Another is socialization. This is one of my MAIN gripes w/ homeschooling. Schools teach you about group dynamics and social skills. You develop coping skills and a plethora (some good, some bad) of other things about integrating yourself in a social structure.

    Another thing that a post grad degree gives you is a piece of paper that says you have the onions and dedication to devote a substantial effort in pursuit of a goal.

    Yup, you don't learn **** in school. Again, Sean, you couldn't be farther off base. Of course, you probably don't have the foggiest idea what I'm talking about, sport.

    BDT
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    Quote Originally Posted by TroyD
    Another is socialization. This is one of my MAIN gripes w/ homeschooling. Schools teach you about group dynamics and social skills. You develop coping skills and a plethora (some good, some bad) of other things about integrating yourself in a social structure.
    Your main gripes with Homeschooling? If I can ask without sounding like I'm trying to pick a fight, what personal experience have you had with home schoolers? A little fact for this comment would be appreciated, 'cause I am curious how you got this point of view...

    Thanks!
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    I know several people that homeschool. Some do an outstanding job. Some don't. My gripe, not gripe but observation is that a good number of the children that I know who are homeschooled are at huge disadvantage when it comes to social skills. They don't interact well with other children, tend to be isolated and so forth.

    I'm not saying homeschooling is bad. I am saying there are pitfalls and the social aspect is one of them.
    BDT
    Last edited by TroyD; 05-02-2006 at 02:24 PM.
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  20. #20

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    Quote Originally Posted by TroyD
    I know several people that homeschool. Some do an outstanding job. Some don't. My gripe, not gripe but observation is that a good number of the children that I know who are homeschooled are at huge disadvantage when put it comes to social skills. They don't interact well with other children, tend to be isolated and so forth.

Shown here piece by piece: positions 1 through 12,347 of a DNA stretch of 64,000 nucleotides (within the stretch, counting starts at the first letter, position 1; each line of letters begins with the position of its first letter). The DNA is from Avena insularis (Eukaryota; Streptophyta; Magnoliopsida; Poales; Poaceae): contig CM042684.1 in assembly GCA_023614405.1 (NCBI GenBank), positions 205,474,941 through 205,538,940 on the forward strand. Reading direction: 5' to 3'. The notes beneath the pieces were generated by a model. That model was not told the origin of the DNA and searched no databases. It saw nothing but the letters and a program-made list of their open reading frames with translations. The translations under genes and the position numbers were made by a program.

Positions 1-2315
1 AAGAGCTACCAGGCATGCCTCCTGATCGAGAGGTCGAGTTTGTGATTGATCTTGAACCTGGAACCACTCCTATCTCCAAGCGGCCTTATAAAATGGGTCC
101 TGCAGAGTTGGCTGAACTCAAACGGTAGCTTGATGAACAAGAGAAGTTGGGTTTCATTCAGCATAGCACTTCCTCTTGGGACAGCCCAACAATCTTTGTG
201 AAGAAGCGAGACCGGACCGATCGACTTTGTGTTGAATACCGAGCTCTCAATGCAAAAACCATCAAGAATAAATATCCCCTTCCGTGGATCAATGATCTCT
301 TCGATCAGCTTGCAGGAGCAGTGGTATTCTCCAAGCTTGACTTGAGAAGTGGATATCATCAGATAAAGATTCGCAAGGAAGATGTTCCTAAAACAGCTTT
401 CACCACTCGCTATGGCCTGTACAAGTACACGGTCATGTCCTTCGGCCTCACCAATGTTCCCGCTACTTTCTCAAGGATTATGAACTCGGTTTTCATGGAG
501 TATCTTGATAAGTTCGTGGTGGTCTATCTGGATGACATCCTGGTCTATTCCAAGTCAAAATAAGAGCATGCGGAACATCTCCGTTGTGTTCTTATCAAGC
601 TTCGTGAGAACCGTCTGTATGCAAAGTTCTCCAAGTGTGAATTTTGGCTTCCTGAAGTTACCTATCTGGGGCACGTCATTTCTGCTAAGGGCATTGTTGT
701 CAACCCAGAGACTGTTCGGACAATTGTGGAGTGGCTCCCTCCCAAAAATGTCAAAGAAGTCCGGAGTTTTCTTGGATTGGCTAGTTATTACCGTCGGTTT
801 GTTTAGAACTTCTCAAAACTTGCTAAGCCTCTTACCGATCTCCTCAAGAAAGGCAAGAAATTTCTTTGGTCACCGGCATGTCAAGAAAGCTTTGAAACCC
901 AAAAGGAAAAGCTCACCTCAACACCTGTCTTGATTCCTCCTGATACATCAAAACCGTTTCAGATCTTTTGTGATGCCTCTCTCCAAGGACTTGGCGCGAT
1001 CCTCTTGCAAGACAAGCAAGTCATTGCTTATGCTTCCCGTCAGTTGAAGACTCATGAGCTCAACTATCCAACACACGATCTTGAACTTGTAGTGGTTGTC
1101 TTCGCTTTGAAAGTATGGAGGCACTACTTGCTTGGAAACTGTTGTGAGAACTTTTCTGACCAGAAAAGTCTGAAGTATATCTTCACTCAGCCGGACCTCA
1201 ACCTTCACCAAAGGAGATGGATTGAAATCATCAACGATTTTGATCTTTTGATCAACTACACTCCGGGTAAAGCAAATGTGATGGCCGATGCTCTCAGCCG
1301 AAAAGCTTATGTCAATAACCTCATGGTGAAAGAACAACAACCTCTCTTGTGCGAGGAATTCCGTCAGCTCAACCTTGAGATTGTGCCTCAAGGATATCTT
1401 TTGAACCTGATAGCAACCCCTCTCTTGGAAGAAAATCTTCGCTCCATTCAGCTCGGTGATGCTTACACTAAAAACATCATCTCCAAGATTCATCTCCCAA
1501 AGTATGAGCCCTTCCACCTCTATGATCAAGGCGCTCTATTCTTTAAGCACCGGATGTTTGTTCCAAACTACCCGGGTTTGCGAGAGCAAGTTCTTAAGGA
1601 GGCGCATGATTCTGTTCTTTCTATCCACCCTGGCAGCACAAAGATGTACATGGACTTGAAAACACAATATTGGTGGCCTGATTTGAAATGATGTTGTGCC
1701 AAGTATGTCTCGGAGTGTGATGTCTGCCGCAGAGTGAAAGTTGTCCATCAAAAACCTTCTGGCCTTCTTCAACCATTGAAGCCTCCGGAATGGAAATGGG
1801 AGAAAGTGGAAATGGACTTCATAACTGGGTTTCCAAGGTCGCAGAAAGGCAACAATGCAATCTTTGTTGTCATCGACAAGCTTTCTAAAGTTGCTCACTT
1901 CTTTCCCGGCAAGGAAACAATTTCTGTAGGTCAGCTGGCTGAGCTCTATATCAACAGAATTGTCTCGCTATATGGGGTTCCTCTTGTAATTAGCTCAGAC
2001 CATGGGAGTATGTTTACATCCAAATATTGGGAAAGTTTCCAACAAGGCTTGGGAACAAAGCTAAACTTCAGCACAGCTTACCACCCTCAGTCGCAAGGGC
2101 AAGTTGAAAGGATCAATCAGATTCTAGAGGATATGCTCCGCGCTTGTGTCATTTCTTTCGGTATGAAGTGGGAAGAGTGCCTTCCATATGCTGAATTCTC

I'm not saying homeschooling is bad. I am saying there are pitfalls and the social aspect is one of them.
    BDT
    Fair enough. I know that I was home schooled, GASP, but my mom took the route of staying at home full time and actually giving us a Superior education. We took SAT's every year in school, and when I took the ACT I scored a 31. If the parents take the time, I believe you can get a better education than alot of public schools.

    Regarding the socialization problem, I agree it can get outta hand. Here in the Midwest, there is a group called, Midwest Parent Educators or something like that, and over 700 families are involved with it. I for one, was made to talk and communicated with ALL ages of people, including adults, not just those that were in my CLASS as a lot of Public school age kids do. Name me a public school child who can carry on a decent conversation with an Adult? It's harder these days than ever.

    I had more friends than I believe I would have ever known, because of Homeschooling. Again, It can be true that some parents aren't cut out for it, or are too lazy and their kids are stupid. :D But, to group all home schoolers into this category is ridiculous.

    My .02 of personal experience. Will I home school my kids? I haven't a clue. I know I am not a good teacher, but we'll see. Besides, if the parents are reinforcing what is learned during the day anyways, it's all wasted knowledge.

    Oh ya, I played Soccer my entire years in JH and High School... so the sports thingy isn't a valid argument either. They even had a Football team, but my mom wouldn't let me try out... afraid I'd break my neck :D
    Last edited by MrNightly; 05-02-2006 at 02:34 PM.
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    Again, I'm not saying homeschooling is a bad idea. I am saying that many of the people that I know tend to think that by eliminating certain aspects of public education that they will protect thier children from the evils of society. I think that's a bad idea.

    The quality of academics is usually better with homeschoolers, IMO.

    BDT
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  22. #22

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    Quote Originally Posted by TroyD
    Again, I'm not saying homeschooling is a bad idea. I am saying that many of the people that I know tend to think that by eliminating certain aspects of public education that they will protect thier children from the evils of society. I think that's a bad idea.

    The quality of academics is usually better with homeschoolers, IMO.

    BDT
    This is true. Many do seek to shelter their kids, and that is just stupid.

    Thanks for clarifying :)
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  23. #23
    Stronzo
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    I didn't have to try for this one.. it just came right to me. Fan-tastic!

    Actually, there is very little job-specific knowledge in most post grad programs (excepting some applied science and technical training programs either). However, you miss the point.